Direct MySQL Database Connection

Hey guys,

I am trying to get familiar with C++ inside Unreal, but I only have limited programming experience in general. I am trying to achieve the same thing that I accomplished in a simple C++ application using Visual Studio.

In this case, I am trying to connect to a MySQL database from my Unreal project. I am aware that connecting directly to a database from a client application is a terrible idea in general, and a layer that communicates between the client and the database should be used, but I only want to establish a direct connection first to experiment a bit.

In a Visual Studio project, I had to download the C++ Connector ( then choose Tools->Connect To Database and then set a few things. After that, I could use code like this:

String^ constring = L"datasource=;port=1234;username=AdminUser;password=Password";
			 MySqlConnection^ conDataBase = gcnew MySqlConnection(constring);
			 MySqlCommand^ cmdDataBase = gcnew MySqlCommand("TEST COMMAND;", conDataBase);
			 MySqlDataReader^ myReader;

Now I imagine this is not the case with Unreal, and I have to do something different. I spent several hours trying to find a solution but I could only find anything regarding the standard method (Client<->Server<->Database). Any ideas about how should I get started with this?

Any help would be really appreciated.

That library looks like a C++ .NET wrapper, since it has the managed pointers syntax.

You will need to use the standard C MySQL library, or a pure C++ wrapper for it. Here is a quick tutorial on the C lib (it is rather simple):

You can check if Role is the Authority (or do it in your Game Mode, which only runs on the server) and do the MySQL connection there, preferably reading from a config file instead of hardcoding the credentials (CWE -). You can do a API layer in Unreal using Server RPC’s which would let you validate easily on server. I think using any other the API layer route from clients (through something like HTTP/JSON) would be a bad idea, since it would be hard to perform validation.

  1. If you REALLY want to directly connect to the MySQL server on clients, you’ll need to configure the MySQL server to allow external connections and forward port 3306 through any NAT. (Degrades game integrity and network security)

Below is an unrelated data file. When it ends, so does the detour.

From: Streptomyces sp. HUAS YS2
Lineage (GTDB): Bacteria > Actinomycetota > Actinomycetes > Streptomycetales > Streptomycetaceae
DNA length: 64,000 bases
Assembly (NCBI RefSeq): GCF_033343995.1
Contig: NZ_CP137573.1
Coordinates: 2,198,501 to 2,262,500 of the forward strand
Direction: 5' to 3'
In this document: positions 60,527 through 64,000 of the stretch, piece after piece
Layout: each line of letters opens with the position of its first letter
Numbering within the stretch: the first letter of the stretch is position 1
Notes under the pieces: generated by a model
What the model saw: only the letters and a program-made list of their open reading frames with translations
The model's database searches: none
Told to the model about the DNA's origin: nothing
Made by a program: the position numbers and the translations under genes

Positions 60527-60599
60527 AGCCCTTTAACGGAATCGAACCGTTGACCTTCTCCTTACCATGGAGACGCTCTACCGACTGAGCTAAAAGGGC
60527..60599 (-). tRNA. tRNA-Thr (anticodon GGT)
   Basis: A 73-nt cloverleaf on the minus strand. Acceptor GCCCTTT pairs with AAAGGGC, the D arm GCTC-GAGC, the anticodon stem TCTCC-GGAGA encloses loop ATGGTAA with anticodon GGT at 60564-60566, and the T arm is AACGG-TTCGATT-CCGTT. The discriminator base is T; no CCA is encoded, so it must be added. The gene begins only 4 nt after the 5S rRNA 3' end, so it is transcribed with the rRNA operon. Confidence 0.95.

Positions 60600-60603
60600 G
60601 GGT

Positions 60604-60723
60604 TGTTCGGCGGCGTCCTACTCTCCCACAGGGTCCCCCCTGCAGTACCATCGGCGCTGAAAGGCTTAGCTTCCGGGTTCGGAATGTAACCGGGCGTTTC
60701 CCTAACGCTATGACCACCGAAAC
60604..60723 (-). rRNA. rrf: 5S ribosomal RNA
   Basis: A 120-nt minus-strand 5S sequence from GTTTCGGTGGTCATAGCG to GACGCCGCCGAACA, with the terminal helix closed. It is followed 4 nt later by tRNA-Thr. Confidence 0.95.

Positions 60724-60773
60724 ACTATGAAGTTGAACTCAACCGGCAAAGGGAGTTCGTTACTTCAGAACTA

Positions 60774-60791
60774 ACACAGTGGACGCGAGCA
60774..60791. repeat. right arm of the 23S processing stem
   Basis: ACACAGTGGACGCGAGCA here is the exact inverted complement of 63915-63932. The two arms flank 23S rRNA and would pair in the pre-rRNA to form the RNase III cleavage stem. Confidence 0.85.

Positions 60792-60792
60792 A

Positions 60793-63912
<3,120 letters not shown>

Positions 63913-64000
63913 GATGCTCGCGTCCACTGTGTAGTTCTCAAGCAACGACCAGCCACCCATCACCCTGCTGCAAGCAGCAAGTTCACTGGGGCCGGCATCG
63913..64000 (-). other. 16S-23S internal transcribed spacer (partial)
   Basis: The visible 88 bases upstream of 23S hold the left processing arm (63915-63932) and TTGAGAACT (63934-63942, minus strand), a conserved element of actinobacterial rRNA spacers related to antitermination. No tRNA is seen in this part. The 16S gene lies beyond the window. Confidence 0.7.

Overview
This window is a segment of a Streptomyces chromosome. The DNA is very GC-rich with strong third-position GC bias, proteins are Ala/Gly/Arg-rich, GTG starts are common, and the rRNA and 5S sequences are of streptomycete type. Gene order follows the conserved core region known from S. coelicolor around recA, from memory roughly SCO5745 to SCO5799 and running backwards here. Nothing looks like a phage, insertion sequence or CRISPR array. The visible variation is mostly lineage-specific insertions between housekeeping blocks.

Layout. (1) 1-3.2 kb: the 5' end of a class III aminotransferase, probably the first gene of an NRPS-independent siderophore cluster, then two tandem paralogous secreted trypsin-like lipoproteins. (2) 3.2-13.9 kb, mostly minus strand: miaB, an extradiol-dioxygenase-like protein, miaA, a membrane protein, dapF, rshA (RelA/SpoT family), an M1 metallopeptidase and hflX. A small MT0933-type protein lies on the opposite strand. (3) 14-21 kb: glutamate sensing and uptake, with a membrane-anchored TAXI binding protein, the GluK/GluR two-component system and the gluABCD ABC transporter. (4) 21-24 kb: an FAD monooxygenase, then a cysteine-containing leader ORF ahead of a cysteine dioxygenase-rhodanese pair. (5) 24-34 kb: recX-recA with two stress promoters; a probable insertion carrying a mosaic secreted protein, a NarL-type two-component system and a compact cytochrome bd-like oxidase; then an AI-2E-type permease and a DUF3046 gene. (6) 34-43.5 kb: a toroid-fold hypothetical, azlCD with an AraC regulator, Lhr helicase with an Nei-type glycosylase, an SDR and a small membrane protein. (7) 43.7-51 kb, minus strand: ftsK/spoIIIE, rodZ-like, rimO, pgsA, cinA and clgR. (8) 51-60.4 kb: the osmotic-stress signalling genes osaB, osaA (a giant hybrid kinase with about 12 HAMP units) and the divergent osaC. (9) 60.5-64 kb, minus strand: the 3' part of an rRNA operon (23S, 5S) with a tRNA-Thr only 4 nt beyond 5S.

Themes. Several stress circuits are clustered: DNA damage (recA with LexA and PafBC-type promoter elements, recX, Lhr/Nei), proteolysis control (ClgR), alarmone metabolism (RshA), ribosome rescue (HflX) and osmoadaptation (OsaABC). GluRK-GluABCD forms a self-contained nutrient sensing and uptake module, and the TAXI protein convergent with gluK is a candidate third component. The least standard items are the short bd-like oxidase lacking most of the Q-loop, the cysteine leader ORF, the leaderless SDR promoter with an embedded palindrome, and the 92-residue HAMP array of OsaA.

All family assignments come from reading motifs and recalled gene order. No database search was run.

2. If you REALLY want to use that managed C++ .NET library, the easiest way would probably be to spawn a second process with a SQL statement command line argument, or spawn a daemon and use interprocess communication. (Degrades server/game performance)
  3. Best option - Write a separate SQL data model class with C library you can call into (API’s e.g. Connect(), GetCharInfo(), RecordKill(), whatever kind of stuff you want to store/retrieve). Use it to connect to database from AYourGameMode after reading config file. Handle all notable client → server events with UFunction(Server, Reliable, WithValidation), detect cheating/bad calls in ServerEvent_Validation, perform SQL queries through the model in ServerEvent_Implementation(). If you need to pass any SQL query results data back from server → client do it through UFUNCTION(Client, Reliable).

Wow, thank you very much for your detailed answer, it is very helpful!
Since none of the solutions seem easier than any other for a beginner like me, I will try and do it the proper way you suggested (option 3). I started learning programming with C, so writing some simple stuff shouldn’t cause much trouble (especially with the helpful link you"ve provided).

However I would like to ask for some help regarding how to actually implement it. I imagine that the SQL data model class would be a class that handles the database connection, writing/querying within the game? And whenever I want to do something in my database I do it using this class (but only server can use it)? If so, this solution seems very convinient and understandable for me. The only part I am really struggling with is actually setting up the environment to be able to use MySQL commands in any form. I understand that I need to use something different than I used in my VS project, you mentioned the Standard C MySQL Library: -> is it this one?